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Biarmosuchia is a group of Permian therapsids Biarmosuchians are the most basal group of therapsids They were moderately sized, lightly built carnivores, intermediate in form between the sphenacodont pelycosaurs and more advanced therapsids


  • 1 Characteristics
  • 2 Distribution
  • 3 Classification
    • 31 Taxonomic history
    • 32 Phylogeny
  • 4 See also
  • 5 References
  • 6 Further reading
  • 7 External links


Proburnetia, a biarmosuchian with strange bumps and bosses on its skull, from the Late Permian of Russia

The biarmosuchian skull is very similar to the sphenacodont skull, differing only in the larger temporal fenestra although these are still small relative to later therapsids, slightly backward-sloping occiput the reverse of the pelycosaur condition, reduced number of teeth, and single large canine teeth in both upper and lower jaws, and other features Carroll 1988 pp 370, Benton 2000 p 114 In later specialised Biarmosuchia, these resemble the enlarged canines of the Gorgonopsia The presence of larger jaw-closing muscles and hence a stronger bite is indicated by the flaring of the rear of the skull where these muscles were attached

The vertebrae are also sphenacodontid-like but lack the long neural spines that distinguish Dimetrodon and its kin, but the shoulder and pelvic girdles and the limbs indicate a much more advanced posture The feet are more symmetrical, indicating that they faced forward throughout the stride, and the phalanges toes are reduced in length so that they are more like that of later synapsids therapsids and mammals Carroll 1988 pp 370–1


Currently the most representative group of the Biarmosuchia, the Burnetiamorpha comprise ten genera: Bullacephalus, Burnetia, Lemurosaurus, Lobalopex, Lophorhinus, Paraburnetia, and Pachydectes from South Africa, Niuksenitia and Proburnetia from Russia, and Lende MAL 290 from Malawi[1] In addition, Sidor et al 2010[2] recently described a partial skull roof including the dorsal margin of orbits and parietal foramen of an unnamed burnetiid from the upper Permian of Tanzania, and Sidor et al 2014 [3] noted the presence of a burnetiid in the middle Permian of Zambia Other Biarmosuchia include Biarmosuchus from Russia, Hipposaurus, Herpetoskylax, Ictidorhinus and Lycaenodon from South Africa, and Wantulignathus from Zambia[4]


Taxonomic history

Hopson and Barghusen 1986 p 88 tentatively united Biarmosuchidae and Ictidorhinidae including Hipposauridae and Rubidginidae as "Biarmosuchia", but were undecided as to whether they constituted a natural group or an assemblage that had in common only shared primitive characteristics They thought that Phthinosuchus was too poorly known to tell if it also belonged, but considered Eotitanosuchus a more advanced form

Sigogneau-Russell 1989 erected the infraorder Biarmosuchia to include the families Biarmosuchidae, Hipposauridae and Ictidorhinidae, distinct from Eotitanosuchia and Phthinosuchia

Ivakhnenko 1999 argued that Biarmosuchus tener, Eotitanosuchus olsoni, and Ivantosaurus ensifer, all known from the Ezhovo locality, Ocher Faunal Assemblage, are actually the same species Even if these taxa are shown to be distinct, Ivakhnenko's paper indicates that Eotitanosuchus and Biarmosuchus are very similar animals Ivakhnenko also relocates the family Eotitanosuchidae to the order Titanosuchia, superorder Dinocephalia

Benton 2000 and 2004 gives the Biarmosuchia the rank of suborder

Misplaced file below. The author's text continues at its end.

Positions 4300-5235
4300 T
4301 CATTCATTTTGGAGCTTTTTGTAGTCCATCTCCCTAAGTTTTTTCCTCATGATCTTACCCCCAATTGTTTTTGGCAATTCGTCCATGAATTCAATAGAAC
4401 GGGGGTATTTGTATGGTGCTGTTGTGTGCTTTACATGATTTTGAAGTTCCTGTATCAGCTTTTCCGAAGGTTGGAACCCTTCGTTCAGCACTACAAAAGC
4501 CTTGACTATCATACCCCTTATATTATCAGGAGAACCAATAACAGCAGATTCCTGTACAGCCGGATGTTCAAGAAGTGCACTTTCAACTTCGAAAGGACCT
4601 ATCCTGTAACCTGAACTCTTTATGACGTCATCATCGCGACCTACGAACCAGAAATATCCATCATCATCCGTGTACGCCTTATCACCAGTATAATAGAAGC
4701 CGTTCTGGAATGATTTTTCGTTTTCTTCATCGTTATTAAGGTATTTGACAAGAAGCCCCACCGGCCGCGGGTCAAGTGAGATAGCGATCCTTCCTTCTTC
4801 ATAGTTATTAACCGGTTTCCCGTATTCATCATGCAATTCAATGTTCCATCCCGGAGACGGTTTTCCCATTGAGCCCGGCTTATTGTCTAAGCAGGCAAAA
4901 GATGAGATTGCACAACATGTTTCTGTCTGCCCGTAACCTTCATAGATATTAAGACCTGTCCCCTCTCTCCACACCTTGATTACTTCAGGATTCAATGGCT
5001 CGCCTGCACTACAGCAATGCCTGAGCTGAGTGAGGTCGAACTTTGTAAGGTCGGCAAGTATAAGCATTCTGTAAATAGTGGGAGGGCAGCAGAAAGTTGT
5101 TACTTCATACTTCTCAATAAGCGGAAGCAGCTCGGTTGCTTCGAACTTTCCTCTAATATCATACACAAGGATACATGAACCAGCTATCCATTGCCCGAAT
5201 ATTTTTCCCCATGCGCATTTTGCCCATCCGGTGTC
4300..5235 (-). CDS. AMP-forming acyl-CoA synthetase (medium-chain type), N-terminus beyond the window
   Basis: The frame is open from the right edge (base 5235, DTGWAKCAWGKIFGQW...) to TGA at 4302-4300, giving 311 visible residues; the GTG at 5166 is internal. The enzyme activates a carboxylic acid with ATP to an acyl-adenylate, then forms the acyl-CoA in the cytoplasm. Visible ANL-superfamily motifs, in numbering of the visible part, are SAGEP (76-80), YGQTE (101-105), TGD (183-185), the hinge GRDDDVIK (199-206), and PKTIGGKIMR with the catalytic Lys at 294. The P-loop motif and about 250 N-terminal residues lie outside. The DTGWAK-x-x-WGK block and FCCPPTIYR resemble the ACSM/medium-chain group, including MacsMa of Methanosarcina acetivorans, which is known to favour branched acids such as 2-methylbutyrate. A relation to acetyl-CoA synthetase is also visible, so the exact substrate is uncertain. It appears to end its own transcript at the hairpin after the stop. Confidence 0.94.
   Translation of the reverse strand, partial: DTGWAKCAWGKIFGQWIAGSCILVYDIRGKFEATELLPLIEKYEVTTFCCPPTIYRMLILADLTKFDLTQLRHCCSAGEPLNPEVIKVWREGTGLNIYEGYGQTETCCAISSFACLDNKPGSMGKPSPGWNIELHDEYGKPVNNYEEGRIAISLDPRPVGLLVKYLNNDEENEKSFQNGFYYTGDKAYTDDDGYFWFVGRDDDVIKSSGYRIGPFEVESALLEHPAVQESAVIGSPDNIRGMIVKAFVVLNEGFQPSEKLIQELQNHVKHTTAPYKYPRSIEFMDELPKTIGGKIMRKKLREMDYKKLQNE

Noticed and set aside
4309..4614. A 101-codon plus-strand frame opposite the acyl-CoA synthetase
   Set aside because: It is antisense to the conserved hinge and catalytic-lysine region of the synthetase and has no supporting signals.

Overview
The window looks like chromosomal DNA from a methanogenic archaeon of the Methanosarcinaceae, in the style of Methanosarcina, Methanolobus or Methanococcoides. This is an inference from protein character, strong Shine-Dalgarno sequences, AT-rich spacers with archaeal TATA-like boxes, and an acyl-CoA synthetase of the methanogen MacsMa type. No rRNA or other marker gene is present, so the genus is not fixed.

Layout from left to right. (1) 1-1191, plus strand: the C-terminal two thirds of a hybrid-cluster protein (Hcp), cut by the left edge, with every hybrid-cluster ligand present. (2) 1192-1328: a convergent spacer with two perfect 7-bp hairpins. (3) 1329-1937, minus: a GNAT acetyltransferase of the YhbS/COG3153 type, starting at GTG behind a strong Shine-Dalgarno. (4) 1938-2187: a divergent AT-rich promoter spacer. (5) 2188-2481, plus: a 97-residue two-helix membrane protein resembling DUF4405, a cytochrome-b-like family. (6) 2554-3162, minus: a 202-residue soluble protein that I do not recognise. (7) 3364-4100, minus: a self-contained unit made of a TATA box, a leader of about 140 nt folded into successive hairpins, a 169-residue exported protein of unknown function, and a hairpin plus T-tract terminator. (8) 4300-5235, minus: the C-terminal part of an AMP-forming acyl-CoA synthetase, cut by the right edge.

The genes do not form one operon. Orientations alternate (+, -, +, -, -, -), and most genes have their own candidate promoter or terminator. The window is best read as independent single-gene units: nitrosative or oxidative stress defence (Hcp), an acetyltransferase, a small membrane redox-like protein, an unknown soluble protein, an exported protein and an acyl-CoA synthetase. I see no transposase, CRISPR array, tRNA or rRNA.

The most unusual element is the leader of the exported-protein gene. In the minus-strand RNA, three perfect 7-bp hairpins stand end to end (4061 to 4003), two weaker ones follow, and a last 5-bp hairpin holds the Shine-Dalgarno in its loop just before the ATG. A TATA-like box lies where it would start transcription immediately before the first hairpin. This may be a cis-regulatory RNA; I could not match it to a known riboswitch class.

Below is a cladogram modified from Sidor and Smith 2007:[5]

















See also

  • Evolution of mammals
  • Permian tetrapods
  • Tetraceratops


  1. ^ : Kruger, A, B S Rubidge, F Abdala, E Gomani Chindebvu, and L L Jacobs 2015 Lende chiweta, a new therapsid from Malawi, and its influence on burnetiamorph phylogeny and biogeography Journal of Vertebrate Paleontology DOI: 101080/0272463420151008698
  2. ^ Sidor, C A, K D Angielczyk, D M Weide, R M H Smith, S J Nesbitt, and L A Tsuji 2010 Tetrapod fauna of the lowermost Usili Kruger et al—A new burnetiamorph from Malawi e1008698-9 Downloaded by at 23:15 01 November 2015 Formation Songea Group, Ruhuhu Basin of southern Tanzania, with a new burnetiid record Journal of Vertebrate Paleontology 30:696–703
  3. ^ Sidor, C A, K D Angielczyk, R M H Smith, A K Goulding, S J Nesbitt, B R Peecook, J S Steyer, and S Tolan 2014 Tapinocephalids Therapsida:Dinocephalia from the Permian Madumabisa Mudstone Formation Lower Karoo, Mid-Zambezi Basin of southern Zambia Journal of Vertebrate Paleontology 34:980–986
  4. ^ Whitney, MR & Sidor, CA July 2016 "A new therapsid from the Permian Madumabisa Mudstone Formation mid-Zambesi Basin of southern Zambia" Journal of Vertebrate Paleontology 36 4: e1150767 doi:101080/0272463420161150767 
  5. ^ Sidor, CA; Smith, RMH 2007 "A second burnetiamorph therapsid from the Permian Teekloof Formation of South Africa and its associated fauna" Journal of Vertebrate Paleontology 27 2: 420–430 doi:101671/0272-4634200727[420:ASBTFT]20CO;2 

Further reading

  • Benton, M J 2000, Vertebrate Paleontology, 2nd Ed Blackwell Science Ltd 2004 3rd edition
  • Carroll, R L 1988, Vertebrate Paleontology and Evolution, WH Freeman & Co
  • Hopson, JA and Barghusen, HR 1986, An analysis of therapsid relationships in N Hotton, III, PD MacLean, JJ Roth and EC Roth, The Ecology and Biology of Mammal-like Reptiles, Smithsonian Institution Press, pp 83–106
  • Ivakhnenko, MF 1999, Biarmosuches from the Ocher Faunal Assemblage of Eastern Europe, Paleontological Journal vol 33 no3 pp 289–296 abstract
  • Sigogneau-Russell, D, 1989, "Theriodontia I - Phthinosuchia, Biarmosuchia, Eotitanosuchia, Gorgonopsia" Part 17 B I, Encyclopedia of Paleoherpetology, Gutsav Fischer Verlag, Stuttgart and New York,

External links

  • Therapsida: Biarmosuchia at Palaeos


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